The 12 astronauts who walked on the Moon gathered more than 840 pounds of lunar rocks and soil. Those samples have helped scientists decipher the Moon's birth, its history, and its structure. And they're still teaching us lessons about the Moon today.
In January, for example, researchers at MIT reported that the young Moon had a molten core, which generated a weak magnetic field. Their work was based on a rock from the last Apollo mission.
The Apollo samples have been preserved in a lab at the Johnson Space Center in Houston. Several hundred pounds remain. As new techniques and tests are invented, that allows scientists to take a fresh look at the samples.
The MIT team, for example, used a device that probed the magnetism at many points inside a small fragment of a rock that's 4.2 billion years old. The device is far more powerful than anything that was available at the time of the Apollo missions.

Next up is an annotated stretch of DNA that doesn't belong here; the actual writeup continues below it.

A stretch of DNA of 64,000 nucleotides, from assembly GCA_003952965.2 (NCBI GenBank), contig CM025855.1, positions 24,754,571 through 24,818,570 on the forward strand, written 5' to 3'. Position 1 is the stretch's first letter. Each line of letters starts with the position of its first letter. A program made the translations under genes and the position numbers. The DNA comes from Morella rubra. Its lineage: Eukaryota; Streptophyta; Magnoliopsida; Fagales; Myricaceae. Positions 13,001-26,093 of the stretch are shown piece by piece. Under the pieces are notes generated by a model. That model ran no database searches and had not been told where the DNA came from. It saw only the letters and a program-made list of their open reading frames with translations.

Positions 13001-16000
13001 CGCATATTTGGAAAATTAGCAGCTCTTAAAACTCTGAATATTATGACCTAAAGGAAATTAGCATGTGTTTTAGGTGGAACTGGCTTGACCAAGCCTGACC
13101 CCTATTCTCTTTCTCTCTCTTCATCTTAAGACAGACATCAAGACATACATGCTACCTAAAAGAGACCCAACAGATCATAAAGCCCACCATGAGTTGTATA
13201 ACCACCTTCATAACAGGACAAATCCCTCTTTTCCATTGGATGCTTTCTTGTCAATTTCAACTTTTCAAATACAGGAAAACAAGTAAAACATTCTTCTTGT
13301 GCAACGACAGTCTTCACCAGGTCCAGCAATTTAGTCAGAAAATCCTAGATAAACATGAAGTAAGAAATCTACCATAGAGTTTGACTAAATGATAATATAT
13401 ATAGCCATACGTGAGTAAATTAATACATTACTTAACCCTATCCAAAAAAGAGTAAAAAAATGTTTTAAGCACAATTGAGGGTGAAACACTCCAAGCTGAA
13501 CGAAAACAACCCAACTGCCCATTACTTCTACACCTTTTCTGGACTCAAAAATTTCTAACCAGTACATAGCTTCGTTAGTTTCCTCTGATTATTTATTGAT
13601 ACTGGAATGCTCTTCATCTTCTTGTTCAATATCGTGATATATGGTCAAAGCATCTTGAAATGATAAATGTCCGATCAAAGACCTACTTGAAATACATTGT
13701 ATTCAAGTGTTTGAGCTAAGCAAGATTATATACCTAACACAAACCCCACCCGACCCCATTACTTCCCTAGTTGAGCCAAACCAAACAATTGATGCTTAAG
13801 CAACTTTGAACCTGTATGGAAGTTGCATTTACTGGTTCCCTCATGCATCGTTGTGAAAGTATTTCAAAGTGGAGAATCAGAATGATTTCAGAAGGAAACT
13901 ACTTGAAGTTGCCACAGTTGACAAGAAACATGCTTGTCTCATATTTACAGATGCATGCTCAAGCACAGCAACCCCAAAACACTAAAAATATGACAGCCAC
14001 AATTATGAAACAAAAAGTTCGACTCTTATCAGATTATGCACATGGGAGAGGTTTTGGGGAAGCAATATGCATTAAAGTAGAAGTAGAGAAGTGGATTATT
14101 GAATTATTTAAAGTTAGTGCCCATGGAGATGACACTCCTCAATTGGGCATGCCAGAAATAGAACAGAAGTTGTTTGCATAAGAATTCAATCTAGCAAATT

The magnetism of most of the Apollo rocks was "reset" by impacts on the lunar surface. But this rock maintained the magnetism of the Moon itself.
The findings suggest that when the Moon was just 300 million years old, its core was molten. As the Moon turned on its axis, the core and the surrounding rock rotated at different rates, creating a magnetic field -- the same process that powers Earth's magnetic field today.
Researchers will continue to probe the Apollo rocks for decades to come -- unlocking new secrets about the Moon.
Script by Damond Benningfield, Copyright 2009
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